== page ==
10 years ago, Goldman Sachs declared Brazil, Russia, India and China (BRIC) as the emerging markets with the brightest economic growth prospects.
Morgan Stanley declared the Brazilian real, the Indonesian rupiah, the South African rand, the Indian rupee, and the Turkish lira as the “Fragile Five,” or the troubled emerging market currencies under the most pressure against the U.S. dollar. The phrase “Fragile Five” seems to have been first coined by Morgan Stanley analyst James Lord in August 2013. Since then, the phrase has gained increasing traction as a catchall for the most concerning emerging market economies – which together represent around 7 percent of the world’s economy.
“High inflation, weakening growth, large external deficits, and in some cases exposure to the China slowdown, and high dependence on fixed income inflows leave these currencies vulnerable,” wrote Morgan Stanley analysts in an August research note.
Forget the BRICS: what’s really concerning investors now are the “Fragile Five”.
As the cost of employing workers in these countries has risen, there has been less investment from foreign companies, fewer exports and slower economic growth. This has hit those countries’ balance of payments – which measures the balance of a country’s transactions with the rest of the world. If a country’s exports, including financial transactions, are less than its imports it runs a current account deficit.
Coupled with relatively weak economic growth in the Fragile Five, these current account deficits are causing alarm among investors.
Add elections in four of the five countries, and there’s further cause for concern.
The Fragile Five’s currencies saw a massive sell-off when it looked as though the U.S. Federal Reserve was going to gradually wind down its bond-buying program known as quantitative easing. As QE meant more readily available cash for investors, emerging markets have been benefiting with increased investment. But worries about the Fed “taper” to the QE program led to currency traders pulling their money out.
Now let us look at a country wise analysis –
The real is down over 15% against the USD in the past year. Brazil has a current account deficit of 3.59% of GDP.
Speaking in London, Brazil’s central bank president Alexandre Tombini said policymakers would fight inflation in a statement that was more hawkish than some had expected. The central bank has already raised its Selic rate seven consecutive times to 10.5% to clamp down on inflation.
“The Brazilian response has been very classic – tightening policy, using foreign reserves as buffers,” Tombini told the Financial Times. “Other countries will have to follow suit . . . some may be reluctant.”
Brazil saw presidential, general and local elections in the fourth quarter of 2013.
The rupee is down some 14% against the USD in the past year. India has a current account deficit of 4.37% of GDP.
India’s wholesale price inflation has been cooling but the slowdown in food prices could be temporary. Meanwhile, consumer prices are still high at 9.87%. WPI doesn’t factor in the cost of services and because it accounts for prices at the wholesale level it doesn’t measure prices as they trickle down to the consumer.
But the downward trend in inflation does give the Reserve Bank of India room to keep interest rates on hold, even as the government tries to curb expenditures, in an election year, as it tries to rein in its fiscal deficit.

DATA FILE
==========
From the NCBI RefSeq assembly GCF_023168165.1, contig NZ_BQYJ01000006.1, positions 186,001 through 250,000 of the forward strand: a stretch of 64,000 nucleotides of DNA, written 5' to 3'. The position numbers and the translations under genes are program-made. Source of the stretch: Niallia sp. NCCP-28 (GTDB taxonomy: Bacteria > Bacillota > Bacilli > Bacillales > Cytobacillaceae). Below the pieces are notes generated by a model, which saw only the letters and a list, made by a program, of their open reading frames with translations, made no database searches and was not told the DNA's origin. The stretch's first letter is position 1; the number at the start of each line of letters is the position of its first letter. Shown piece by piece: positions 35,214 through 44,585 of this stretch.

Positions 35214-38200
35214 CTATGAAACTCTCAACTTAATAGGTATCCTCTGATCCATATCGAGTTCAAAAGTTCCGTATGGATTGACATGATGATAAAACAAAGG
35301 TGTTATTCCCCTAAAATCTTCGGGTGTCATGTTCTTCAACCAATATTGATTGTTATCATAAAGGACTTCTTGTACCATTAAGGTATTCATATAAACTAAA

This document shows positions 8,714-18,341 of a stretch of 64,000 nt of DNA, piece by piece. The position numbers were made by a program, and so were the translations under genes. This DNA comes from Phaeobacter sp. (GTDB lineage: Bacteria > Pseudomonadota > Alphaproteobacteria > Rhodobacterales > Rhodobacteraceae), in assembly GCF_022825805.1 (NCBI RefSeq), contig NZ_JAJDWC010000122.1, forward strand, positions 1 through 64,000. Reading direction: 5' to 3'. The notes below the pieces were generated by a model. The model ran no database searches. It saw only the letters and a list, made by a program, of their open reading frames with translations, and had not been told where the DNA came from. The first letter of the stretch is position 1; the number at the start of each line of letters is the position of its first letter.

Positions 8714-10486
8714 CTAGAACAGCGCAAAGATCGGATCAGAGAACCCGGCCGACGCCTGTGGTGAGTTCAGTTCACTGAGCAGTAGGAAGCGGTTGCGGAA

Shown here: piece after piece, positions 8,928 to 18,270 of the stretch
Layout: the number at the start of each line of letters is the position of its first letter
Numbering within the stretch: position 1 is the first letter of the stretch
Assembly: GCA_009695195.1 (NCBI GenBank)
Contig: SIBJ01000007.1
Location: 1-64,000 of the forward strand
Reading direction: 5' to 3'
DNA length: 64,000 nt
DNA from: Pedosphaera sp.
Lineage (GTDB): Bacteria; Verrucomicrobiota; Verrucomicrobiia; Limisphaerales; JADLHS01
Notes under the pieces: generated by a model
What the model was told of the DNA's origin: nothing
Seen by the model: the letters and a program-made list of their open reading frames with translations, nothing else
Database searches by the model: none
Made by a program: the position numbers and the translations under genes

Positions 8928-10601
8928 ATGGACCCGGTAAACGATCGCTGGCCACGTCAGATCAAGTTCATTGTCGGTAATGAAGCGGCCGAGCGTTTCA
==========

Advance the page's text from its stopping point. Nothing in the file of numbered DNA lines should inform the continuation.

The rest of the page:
India sees general elections in May. There is some concern that no matter which party is voted into power, it will have to form a coalition with smaller parties and some states will continue to be controlled by opposition parties and that too could stall reform.
The rupiah was the worst performing emerging market currency in 2013 and is down 21% against the USD in the past year. Indonesia has a current account deficit of 3.71% of GDP.
Some expect that the rupiah will strengthen in the second half of this year after its presidential elections on July 9. The country has seen some unrest following fuel price hikes.
The central bank kept its key rate unchanged in January after raising it 175 basis points since early June. While Indonesia is worried about its current account deficit, it is unlikely to raise rates on account of inflation, which it expects, will ease to its target range this year.
The lira is down 24% against the USD in the past year. Turkey has a current account deficit of 7.22% of GDP.
The lira has been getting punished on the back of a corruption scandal threatening Prime Minister Tayyip Erdogan and the ruling AKP party. But Turkey also has a current account deficit and unsustainable construction fuelled economic growth.
The central bank has called for an emergency meeting and some are anticipating that it will raise rates to help bolster the currency. But economists warn that any reprieve could be temporary.
Turkey sees municipal elections in March and a presidential election in August.
South African rand
The rand is down over 19% against the USD in the past year. South Africa has a current account deficit of 6.8% of GDP.
Like the other countries on this list the rand is weighed down by South Africa’s current account deficit (CAD) and a rising real effective exchange rate (REER), which is expected to worsen CAD concerns.
The rand is also more vulnerable to a slowdown in China and the impact that it could have on commodity prices, specifically industrial metals. In South Africa, we saw wildcat protests to raise the wages of the lowest-paid miners so they were growing faster than inflation.
South Africa has notoriously kept its interest rate unchanged since July 2012.
To conclude with, below are some graphs, which have been accumulated from various sources. Hey show a graphical representation of the dwindling economies of the ‘Fragile Five’ countries.